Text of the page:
His methodology is both slick and insidious. Last week, he ran a segment on his online-optimised show Tucker Carlson Originals baselessly claiming that Democrats were importing people into the US from the third world to change the demographics of the country and dilute the power of white Christian men in America.
“Now, I know that the left and all the little gatekeepers on Twitter become literally hysterical if you use the term ‘replacement,’ if you suggest that the Democratic Party is trying to replace the current electorate, the voters now casting ballots, with new people—more obedient voters from the third world,” he told viewers. “But they become hysterical because that’s what’s happening, actually. Let’s just say it: That’s true.”
This is replacement theory brazenly recast as concern about permissive immigration policy – and it’s every bit as ghastly as neo-Nazis on the streets of Charlottesville shouting “Jews will not replace us!”.
Carlson has some things in common with Trump demographically: inherited wealth and a career propelled in part by nepotism. Carlson’s mother is an heir to the Swanson frozen food fortune, and his father ran the Corporation for Public Broadcasting. He is an alumnus of several private (or as you Brits call them, public) boarding schools. His brother Buckley is a Republican political operative.
He reportedly has a salary of $6 million a year and is worth upwards of $30 million but said last week, with a straight face, “I’m not rich.” When he was sued for defamation last year, his own lawyers argued that what he does is essentially entertainment and that no reasonable person would believe anything he says. But if his popularity is any indication, there aren’t very many reasonable people watching.
And Carlson is more Trumpy than Trump in many ways, which bodes ill for America should he successfully run for president. He’s built a constituency of people who believe wokeness is a crime greater than autocracy and has managed to gaslight them into believing that the press, the government, and anyone who’s not white, not male, or not a Christian is out to get them. Recently, he complained Democrats won’t go on his show because they think he’s a white supremacist. In this, at least, he is accurate.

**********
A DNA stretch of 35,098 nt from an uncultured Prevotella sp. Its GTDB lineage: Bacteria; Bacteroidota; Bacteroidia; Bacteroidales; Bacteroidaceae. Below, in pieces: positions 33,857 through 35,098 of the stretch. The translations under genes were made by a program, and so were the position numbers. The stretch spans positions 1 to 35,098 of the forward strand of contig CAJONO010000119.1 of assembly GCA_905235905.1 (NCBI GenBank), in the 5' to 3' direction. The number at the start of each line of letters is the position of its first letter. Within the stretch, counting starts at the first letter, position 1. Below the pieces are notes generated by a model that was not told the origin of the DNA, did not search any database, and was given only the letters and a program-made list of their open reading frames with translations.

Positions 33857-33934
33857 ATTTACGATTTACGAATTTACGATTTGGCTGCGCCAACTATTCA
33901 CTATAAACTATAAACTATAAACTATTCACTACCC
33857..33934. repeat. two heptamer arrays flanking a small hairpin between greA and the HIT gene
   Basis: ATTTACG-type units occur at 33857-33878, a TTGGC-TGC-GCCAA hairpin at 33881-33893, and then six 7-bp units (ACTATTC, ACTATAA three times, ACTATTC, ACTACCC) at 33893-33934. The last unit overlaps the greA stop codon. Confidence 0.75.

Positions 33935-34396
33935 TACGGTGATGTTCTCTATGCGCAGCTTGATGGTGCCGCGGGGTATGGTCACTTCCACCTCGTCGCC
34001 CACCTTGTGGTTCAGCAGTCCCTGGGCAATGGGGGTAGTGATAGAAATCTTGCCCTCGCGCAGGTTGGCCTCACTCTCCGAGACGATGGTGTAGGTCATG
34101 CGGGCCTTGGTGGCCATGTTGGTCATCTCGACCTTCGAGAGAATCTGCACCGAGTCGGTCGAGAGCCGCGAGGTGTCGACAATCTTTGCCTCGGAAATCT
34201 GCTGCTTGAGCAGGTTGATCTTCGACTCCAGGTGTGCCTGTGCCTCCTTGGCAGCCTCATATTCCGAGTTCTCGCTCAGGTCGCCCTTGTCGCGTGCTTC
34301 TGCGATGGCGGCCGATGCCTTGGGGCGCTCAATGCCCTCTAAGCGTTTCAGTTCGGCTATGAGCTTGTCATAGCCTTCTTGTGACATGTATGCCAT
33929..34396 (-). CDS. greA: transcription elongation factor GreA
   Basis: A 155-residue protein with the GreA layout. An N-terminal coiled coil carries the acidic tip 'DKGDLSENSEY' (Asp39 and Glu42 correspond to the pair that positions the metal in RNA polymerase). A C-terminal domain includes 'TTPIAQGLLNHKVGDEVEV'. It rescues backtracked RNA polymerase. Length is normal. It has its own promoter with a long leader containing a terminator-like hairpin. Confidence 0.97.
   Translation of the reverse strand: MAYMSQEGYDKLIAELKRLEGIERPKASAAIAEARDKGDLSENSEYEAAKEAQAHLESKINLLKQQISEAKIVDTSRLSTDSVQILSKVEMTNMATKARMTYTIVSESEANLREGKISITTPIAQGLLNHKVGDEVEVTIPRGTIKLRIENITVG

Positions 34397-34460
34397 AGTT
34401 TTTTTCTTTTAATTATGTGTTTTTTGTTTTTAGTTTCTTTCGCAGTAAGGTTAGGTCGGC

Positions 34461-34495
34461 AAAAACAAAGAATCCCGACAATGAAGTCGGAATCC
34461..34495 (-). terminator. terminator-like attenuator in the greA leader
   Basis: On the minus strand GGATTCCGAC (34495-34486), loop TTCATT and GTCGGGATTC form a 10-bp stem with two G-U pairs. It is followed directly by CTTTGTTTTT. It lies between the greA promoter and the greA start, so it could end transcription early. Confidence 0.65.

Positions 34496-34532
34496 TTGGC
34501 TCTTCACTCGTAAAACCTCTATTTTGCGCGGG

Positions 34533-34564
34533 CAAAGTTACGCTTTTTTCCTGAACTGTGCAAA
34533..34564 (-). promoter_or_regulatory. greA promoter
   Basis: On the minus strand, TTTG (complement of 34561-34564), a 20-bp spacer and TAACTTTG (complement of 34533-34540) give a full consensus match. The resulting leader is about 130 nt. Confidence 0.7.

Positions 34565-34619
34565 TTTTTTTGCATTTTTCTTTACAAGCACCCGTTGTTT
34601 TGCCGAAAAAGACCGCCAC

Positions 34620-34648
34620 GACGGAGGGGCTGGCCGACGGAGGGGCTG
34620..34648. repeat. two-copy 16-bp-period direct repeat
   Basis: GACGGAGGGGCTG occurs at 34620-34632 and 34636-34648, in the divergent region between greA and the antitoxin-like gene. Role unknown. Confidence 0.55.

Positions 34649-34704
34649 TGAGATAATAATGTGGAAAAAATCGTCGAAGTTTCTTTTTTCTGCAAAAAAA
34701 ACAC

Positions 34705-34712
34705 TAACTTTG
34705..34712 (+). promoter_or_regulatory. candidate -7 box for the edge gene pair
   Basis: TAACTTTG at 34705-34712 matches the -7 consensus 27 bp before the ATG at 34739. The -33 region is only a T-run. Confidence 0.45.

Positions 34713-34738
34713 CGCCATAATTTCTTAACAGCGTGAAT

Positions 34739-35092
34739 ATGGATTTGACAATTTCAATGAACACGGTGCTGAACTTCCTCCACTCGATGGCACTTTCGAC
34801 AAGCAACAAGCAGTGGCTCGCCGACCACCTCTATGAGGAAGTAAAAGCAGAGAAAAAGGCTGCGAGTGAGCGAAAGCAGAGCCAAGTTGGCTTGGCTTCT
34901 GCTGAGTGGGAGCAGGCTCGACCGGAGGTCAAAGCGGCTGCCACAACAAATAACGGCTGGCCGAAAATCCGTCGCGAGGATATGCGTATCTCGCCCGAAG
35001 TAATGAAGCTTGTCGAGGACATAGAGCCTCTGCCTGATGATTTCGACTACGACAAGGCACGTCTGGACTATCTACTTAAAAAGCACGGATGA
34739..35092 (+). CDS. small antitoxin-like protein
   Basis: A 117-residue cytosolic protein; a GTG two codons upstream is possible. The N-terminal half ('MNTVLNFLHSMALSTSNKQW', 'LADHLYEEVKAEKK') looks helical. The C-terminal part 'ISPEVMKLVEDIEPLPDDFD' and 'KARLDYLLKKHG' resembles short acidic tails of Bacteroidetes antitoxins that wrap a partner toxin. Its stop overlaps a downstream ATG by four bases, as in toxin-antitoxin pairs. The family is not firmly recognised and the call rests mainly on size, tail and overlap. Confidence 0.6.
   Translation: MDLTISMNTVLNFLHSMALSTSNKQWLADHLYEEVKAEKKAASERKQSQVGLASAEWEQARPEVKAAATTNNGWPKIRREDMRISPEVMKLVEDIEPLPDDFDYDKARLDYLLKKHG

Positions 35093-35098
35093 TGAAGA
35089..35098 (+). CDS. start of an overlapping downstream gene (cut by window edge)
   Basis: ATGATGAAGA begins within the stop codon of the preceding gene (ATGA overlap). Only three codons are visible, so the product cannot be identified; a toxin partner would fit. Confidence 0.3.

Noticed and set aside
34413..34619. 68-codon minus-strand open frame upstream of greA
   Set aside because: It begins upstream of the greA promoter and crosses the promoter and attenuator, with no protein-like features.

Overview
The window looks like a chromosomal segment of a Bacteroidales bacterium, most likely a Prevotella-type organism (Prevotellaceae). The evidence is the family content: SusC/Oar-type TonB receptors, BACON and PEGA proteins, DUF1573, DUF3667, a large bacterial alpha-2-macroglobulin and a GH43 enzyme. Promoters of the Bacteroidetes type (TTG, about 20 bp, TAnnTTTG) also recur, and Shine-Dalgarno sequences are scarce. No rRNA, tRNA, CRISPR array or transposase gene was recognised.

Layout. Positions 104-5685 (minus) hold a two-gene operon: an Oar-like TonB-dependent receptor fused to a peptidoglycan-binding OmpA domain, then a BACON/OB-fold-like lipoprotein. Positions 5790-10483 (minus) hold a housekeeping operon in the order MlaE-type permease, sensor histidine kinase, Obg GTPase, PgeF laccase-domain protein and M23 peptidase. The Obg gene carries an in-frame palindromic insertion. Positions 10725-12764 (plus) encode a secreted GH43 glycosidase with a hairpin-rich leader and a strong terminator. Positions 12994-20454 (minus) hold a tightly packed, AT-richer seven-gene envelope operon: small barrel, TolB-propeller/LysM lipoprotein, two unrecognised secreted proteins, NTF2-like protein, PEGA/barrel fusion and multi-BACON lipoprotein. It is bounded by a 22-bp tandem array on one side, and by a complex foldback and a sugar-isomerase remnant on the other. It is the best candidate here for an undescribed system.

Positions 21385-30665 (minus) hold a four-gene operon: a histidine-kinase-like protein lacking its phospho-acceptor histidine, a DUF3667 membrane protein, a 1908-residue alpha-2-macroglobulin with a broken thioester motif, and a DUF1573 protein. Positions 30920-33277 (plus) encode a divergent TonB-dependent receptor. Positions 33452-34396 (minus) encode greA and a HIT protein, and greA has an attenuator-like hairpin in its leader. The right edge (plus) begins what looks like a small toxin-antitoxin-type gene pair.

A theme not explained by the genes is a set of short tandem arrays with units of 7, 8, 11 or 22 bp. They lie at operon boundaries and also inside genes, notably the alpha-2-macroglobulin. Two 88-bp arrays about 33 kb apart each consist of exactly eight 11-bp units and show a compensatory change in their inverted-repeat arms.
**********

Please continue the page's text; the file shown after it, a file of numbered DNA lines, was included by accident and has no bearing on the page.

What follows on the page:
His bigotry is more open than Trump’s in some ways because he can dress it up in language that makes it sound less crass. He’s more articulate than Trump, but not in a way that puts the anti-elitists who despise higher education off. He’s simply able to make the horrific things he’s saying sound reasonable. And he has said some horrific things: he called Iraqis “semi-literate primitive monkeys”. He’s called women “extremely primitive”. He said Afghanistan would never be a civilised country “because the people aren’t civilised”. He’s said all of the predictable things about the Obamas and black people.
Aside from a few dropped advertisers, he’s faced no consequences for any of this. If anything, his popularity has only increased, at least among his hardcore fanbase; racists who like their political avatars insufferable and smug.
If his ultimate vision is realised, America will become more like Hungary: an illiberal anti-majoritarian and authoritarian state dominated by white Christian men.
Orban is a lawyer who’s used his skills to consolidate his power by exploiting loopholes and weaknesses in the law, and everything he does is technically legal.
Carlson is a broadcaster with the same intent; exploiting a large constituency of viewers who are also voters and who view him as someone who really does speak for them.
And what he has to say is appalling.
- Elizabeth Spiers is a writer and former editor-in-chief of the New York Observer and Gawker.